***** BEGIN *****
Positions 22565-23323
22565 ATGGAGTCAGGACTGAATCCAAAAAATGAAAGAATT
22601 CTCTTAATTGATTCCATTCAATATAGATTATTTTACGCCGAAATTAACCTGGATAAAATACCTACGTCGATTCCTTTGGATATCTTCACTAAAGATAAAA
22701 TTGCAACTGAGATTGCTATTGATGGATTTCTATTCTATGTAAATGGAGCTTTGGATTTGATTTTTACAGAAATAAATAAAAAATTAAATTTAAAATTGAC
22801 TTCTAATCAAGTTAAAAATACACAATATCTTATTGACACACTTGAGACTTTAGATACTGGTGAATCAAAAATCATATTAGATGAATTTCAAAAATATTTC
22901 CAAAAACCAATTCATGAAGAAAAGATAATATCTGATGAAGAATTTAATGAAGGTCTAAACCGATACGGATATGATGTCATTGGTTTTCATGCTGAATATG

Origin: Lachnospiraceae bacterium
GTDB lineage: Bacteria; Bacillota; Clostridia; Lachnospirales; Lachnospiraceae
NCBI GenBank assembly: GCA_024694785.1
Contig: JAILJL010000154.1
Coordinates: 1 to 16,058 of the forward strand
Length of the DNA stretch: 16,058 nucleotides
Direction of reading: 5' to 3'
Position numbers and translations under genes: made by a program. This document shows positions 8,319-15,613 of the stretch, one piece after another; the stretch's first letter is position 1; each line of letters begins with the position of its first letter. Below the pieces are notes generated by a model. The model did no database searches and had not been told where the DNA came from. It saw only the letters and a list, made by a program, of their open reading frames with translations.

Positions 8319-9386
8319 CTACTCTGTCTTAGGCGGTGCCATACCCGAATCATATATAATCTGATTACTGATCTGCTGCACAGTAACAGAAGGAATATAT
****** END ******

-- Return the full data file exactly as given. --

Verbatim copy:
Positions 22565-23323
22565 ATGGAGTCAGGACTGAATCCAAAAAATGAAAGAATT
22601 CTCTTAATTGATTCCATTCAATATAGATTATTTTACGCCGAAATTAACCTGGATAAAATACCTACGTCGATTCCTTTGGATATCTTCACTAAAGATAAAA
22701 TTGCAACTGAGATTGCTATTGATGGATTTCTATTCTATGTAAATGGAGCTTTGGATTTGATTTTTACAGAAATAAATAAAAAATTAAATTTAAAATTGAC
22801 TTCTAATCAAGTTAAAAATACACAATATCTTATTGACACACTTGAGACTTTAGATACTGGTGAATCAAAAATCATATTAGATGAATTTCAAAAATATTTC
22901 CAAAAACCAATTCATGAAGAAAAGATAATATCTGATGAAGAATTTAATGAAGGTCTAAACCGATACGGATATGATGTCATTGGTTTTCATGCTGAATATG

Origin: Lachnospiraceae bacterium
GTDB lineage: Bacteria; Bacillota; Clostridia; Lachnospirales; Lachnospiraceae
NCBI GenBank assembly: GCA_024694785.1
Contig: JAILJL010000154.1
Coordinates: 1 to 16,058 of the forward strand
Length of the DNA stretch: 16,058 nucleotides
Direction of reading: 5' to 3'
Position numbers and translations under genes: made by a program. This document shows positions 8,319-15,613 of the stretch, one piece after another; the stretch's first letter is position 1; each line of letters begins with the position of its first letter. Below the pieces are notes generated by a model. The model did no database searches and had not been told where the DNA came from. It saw only the letters and a list, made by a program, of their open reading frames with translations.

Positions 8319-9386
8319 CTACTCTGTCTTAGGCGGTGCCATACCCGAATCATATATAATCTGATTACTGATCTGCTGCACAGTAACAGAAGGAATATAT